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In a word: Desultory

Each week The Sun's John McIntyre presents a moderately obscure but evocative word with which you may not be familiar — another brick to add to the wall of your working vocabulary. This week's word:

DESULTORY

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When you feel unfocused or find yourself proceeding haphazardly, the word to reach for to describe yourself is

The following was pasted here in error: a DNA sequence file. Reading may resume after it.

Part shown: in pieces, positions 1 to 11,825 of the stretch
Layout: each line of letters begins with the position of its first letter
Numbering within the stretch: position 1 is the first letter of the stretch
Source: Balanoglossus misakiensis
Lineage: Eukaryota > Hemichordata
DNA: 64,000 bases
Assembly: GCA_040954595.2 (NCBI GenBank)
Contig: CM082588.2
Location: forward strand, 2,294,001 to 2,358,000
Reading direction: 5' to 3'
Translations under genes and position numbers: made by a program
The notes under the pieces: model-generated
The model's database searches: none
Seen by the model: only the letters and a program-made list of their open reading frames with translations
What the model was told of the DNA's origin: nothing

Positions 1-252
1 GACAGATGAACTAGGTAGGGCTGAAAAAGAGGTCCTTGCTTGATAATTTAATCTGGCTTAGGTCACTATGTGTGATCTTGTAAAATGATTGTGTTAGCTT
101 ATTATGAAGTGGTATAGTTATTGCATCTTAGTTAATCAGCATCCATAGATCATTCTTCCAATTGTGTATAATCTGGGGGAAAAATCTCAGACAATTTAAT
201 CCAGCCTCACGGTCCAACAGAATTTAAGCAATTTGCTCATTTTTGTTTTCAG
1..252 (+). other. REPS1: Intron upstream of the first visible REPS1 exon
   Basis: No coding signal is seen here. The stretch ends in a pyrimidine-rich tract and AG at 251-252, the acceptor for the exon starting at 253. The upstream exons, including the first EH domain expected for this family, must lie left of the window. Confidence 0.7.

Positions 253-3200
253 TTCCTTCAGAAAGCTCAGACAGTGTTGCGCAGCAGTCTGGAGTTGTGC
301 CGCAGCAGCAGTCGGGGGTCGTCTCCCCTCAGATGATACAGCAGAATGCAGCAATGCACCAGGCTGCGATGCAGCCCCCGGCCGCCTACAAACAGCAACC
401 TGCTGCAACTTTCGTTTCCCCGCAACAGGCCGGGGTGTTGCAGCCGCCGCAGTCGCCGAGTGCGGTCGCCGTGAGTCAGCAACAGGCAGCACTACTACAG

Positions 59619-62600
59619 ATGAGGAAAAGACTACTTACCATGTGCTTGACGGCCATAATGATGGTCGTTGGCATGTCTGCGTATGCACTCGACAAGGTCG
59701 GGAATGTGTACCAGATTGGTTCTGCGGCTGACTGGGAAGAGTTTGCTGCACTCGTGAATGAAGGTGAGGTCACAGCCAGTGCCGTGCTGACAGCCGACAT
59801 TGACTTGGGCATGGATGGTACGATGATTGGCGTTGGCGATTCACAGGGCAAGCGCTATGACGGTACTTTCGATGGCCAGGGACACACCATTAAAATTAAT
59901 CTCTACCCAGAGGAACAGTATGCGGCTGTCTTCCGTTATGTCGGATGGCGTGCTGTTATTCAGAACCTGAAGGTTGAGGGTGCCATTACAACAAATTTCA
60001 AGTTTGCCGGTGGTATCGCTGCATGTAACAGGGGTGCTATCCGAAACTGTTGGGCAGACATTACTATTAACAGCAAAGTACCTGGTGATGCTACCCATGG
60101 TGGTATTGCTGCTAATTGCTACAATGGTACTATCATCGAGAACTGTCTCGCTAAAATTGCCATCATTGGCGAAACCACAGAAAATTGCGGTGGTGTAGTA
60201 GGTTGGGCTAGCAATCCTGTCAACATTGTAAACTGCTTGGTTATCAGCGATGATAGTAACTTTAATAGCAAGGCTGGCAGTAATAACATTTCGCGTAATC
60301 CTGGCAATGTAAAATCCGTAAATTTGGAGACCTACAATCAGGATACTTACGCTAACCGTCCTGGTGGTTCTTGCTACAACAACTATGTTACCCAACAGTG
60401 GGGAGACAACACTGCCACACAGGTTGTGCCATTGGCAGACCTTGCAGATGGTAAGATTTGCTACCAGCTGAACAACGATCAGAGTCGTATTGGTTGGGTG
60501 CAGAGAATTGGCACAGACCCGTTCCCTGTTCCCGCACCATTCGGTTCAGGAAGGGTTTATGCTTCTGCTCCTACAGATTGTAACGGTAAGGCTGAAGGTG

desultory

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(pronounced DES-ul-tor-ee). We get it in English from the Latin

desultorius

, or "leaping," from

desilire

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, " to vault, "to jump down." This sense of jumping from one thing to another gives us the English sense of lacking a plan, or purpose, or enthusiasm; being unfocused; or occurring randomly or occasionally. The weekly series you're reading now is a desultory rambling through the English vocabulary.

Example:

William Cowper: "The earth was made so various, that the mind of desultory man, studious of change, and pleased with novelty, might be indulged."

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